Updated: Mar 31
This is the season for making sweet breads. It’s nice to be able to give a homemade gift to friends. It’s also nice to have a gift for the unexpected company. But who am I kidding, any time of the year is a good time to make sweet breads.
During summer months, I’ll make sweet breads as it is easier to make a loaf of sweet bread than make pan after pan of cookies. Making sweet breads is a quick, easy snack that gets me out of the kitchen fast. And of all sweet bread recipes I have, Easy Banana Bread is by far my favorite.
The moist texture and the sweet flavor of banana bread always gets rave reviews from my family. And what’s even better is that it can be made with ingredients I usually have on hand. If I don't have overripe bananas on the counter, I can count on my Daughter-in-law having them in her freezer! It’s a great way to get rid of over ripe bananas!
If you’re looking for a simple
I love all sweet breads, but Banana Bread is King, in my humble opinion.
By definition, a sweet bread is made with baking soda or baking powder, a yeast-free bread. In technical term, a sweet bread is made with more fat and sugar than ten percent of the grain of choice, such as wheat or rye flour. It is a dough that will rise in the oven and does not need any time to “proof” before baking.
Banana bread is a classic sweet bread, with overripe bananas as the star of the recipe. It has a unique flavor from the combination of banana, butter and sugar. The addition of spices like cinnamon, nutmeg or allspice can take it up to the next level. And adding nuts or dried fruit like raisins will make it even more special.
Making Banana Bread, my favorite sweet bread, is easy. It involves one bowl, a measuring cup and a measuring spoon. Any dough that only uses one bowl is a great recipe! You can save money by not throwing any food out. And adding nuts will add a little protein too.
My Favorite picture is of the crack on top
One of my favorite parts of baking Banana bread is seeing a loaf as it comes from the oven. No two loaves look the same. I always look for the crack in the top of the loaf. The crack is caused by the dough having started to bake on the top and as the dough in the middle bakes, the steam will need to escape, it will escape through the top crust causing the crack. No two loaves will ever look the same.
The crack on top represents God’s people.
As I slide my loaves of banana bread in the hot oven, all the loaves look the same. The same size pan with loaves of dough being level in the pan. It’s like when we all come to Jesus. In God's eye we are all the same. We come with the same size sin, in God’s eyes, all sin is equal. So, we look alike, all sinners. It is after asking God in our hearts that we start to look a little different. The difference comes when the heat is applied.
Jesus used the parable, written in both Gospels of Luke and Matthew, to describe the parable of the Sower. In this parable, He speaks of grain falling on the rocky soil, on the thorny soil, on the good soil and on the hard path. Sometimes the grain is wasted when it lands on the rocky, thorny or hard soil; it sticks for a short time and may even start to grow, but then, when heat is applied, the soil that wasn't properly prepared let's the seed be wasted.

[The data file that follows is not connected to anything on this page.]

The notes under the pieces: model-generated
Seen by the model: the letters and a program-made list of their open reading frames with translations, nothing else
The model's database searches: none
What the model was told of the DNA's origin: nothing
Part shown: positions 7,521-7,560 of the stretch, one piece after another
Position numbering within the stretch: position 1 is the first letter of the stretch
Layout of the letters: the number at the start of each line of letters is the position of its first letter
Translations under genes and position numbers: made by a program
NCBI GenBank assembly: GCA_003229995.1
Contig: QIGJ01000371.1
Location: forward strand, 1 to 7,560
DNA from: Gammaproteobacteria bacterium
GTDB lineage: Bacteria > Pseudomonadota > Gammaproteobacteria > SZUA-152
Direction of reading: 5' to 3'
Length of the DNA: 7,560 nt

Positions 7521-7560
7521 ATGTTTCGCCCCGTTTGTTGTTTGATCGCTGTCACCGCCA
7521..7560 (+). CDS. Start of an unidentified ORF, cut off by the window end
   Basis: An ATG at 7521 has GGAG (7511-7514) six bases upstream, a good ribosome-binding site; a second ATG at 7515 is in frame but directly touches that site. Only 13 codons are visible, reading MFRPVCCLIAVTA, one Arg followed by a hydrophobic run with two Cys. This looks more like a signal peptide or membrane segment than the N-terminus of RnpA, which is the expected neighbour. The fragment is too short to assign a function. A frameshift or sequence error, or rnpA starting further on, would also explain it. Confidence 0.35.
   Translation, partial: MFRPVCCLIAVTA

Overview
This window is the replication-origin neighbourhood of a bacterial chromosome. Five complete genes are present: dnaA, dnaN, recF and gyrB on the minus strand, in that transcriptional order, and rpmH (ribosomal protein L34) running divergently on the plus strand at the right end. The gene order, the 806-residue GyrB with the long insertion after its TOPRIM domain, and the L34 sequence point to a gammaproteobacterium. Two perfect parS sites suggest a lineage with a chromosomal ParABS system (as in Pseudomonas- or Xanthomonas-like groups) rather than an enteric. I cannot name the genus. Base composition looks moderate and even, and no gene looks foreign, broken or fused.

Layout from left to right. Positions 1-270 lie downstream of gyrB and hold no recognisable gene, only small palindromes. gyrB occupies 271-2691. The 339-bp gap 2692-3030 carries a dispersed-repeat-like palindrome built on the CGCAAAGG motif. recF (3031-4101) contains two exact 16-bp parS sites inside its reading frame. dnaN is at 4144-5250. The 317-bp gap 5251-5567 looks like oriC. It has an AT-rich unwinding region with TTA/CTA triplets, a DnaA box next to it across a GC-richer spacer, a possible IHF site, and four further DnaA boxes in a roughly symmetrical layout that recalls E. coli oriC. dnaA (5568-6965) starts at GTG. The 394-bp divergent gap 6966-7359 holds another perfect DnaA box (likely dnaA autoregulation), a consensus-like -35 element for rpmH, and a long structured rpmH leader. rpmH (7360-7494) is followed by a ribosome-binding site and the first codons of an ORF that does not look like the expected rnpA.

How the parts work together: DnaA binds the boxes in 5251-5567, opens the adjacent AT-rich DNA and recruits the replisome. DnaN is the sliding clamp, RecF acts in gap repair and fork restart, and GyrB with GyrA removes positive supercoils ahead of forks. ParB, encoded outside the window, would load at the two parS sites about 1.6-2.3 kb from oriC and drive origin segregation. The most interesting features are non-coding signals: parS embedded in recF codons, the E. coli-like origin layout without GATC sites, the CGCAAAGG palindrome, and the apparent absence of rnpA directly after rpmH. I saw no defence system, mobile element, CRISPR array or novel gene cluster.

Banana bread is like the seed sown on the good soil. It will be moist and delicious when baked with correct ingredients and mixed well. At the right temperature, not too hot but it also can't be in the oven on too low a termperature. The correct time and temperature is as necessary as the correct ingredients.
My banana bread will act like the parable of the Sower. If the correct ingredients are prepared but mixed wrong, or if the wrong temperature is used or wrong timing, my bread will not be good. So I look for the crack. A crack in the surface tells me how it is baking and how long to leave it in the oven. At times, if a loaf does not crack, and bakes too soon, the inside will remain dense and soggy. Not good for eating. A few will come out of the oven having risen but not forming a crack. This loaf is a fake, good looking on the outside but gummy and underbaked on the inside.
But the loaf that comes out cracked, having responded to the heat, has come out with a crack on top or down the middle, the heat applied that made the crack has done it’s job. This loaf that cracked will be the perfect loaf. It will be moist, with a good crumb and ready for eating.
We Christians need heat applied as well. We learn to trust, to grow in faith and to trust when the heat is applied to our lives. It may be in the form of a wayward child, a sick spouse, an unforeseen circumstance or just life spinning too fast every day of the week. Without feeling the heat, we won't want or need to feel the relief of our Savior's touch.
My parable of the loaf of banana bread? In our Christian walk, use the right ingredients, the correct amounts, mixed up well in our lives. And don't rush into the heat but also do not run from it either. We need our Savior's touch to teach, correct, adjust and apply the tools necessary to become a perfect Christian, but it all takes the correct amount of time.
EASY BANANA BREAD
3 - 4 ripe Bananas, mashed
2 1/4 cups Flour
1/2 cup Applesauce
3/4 cup Sugar
1 egg, beaten
2 tsp Baking Soda
pinch of Salt
1 1/2 cup flour
1/2 cup Nuts, chopped
In a small bowl, mix bananas, applesauce and egg together.
In a larger separate bowl, mix dry ingredients.
Add wet ingredients and stir to mix. Do not overmix.
Mixture will be thick.
Pour into a greased 9 x 5 bread pan. Lining the bottom of the pan with parchment paper helps in removing baked bread.
Bake at 350° for 50 - 60 minutes. Test with toothpick. When toothpick removes clear, it is done.
Remove from oven and allow to cool 15 minutes. Remove from pan to cooling rack.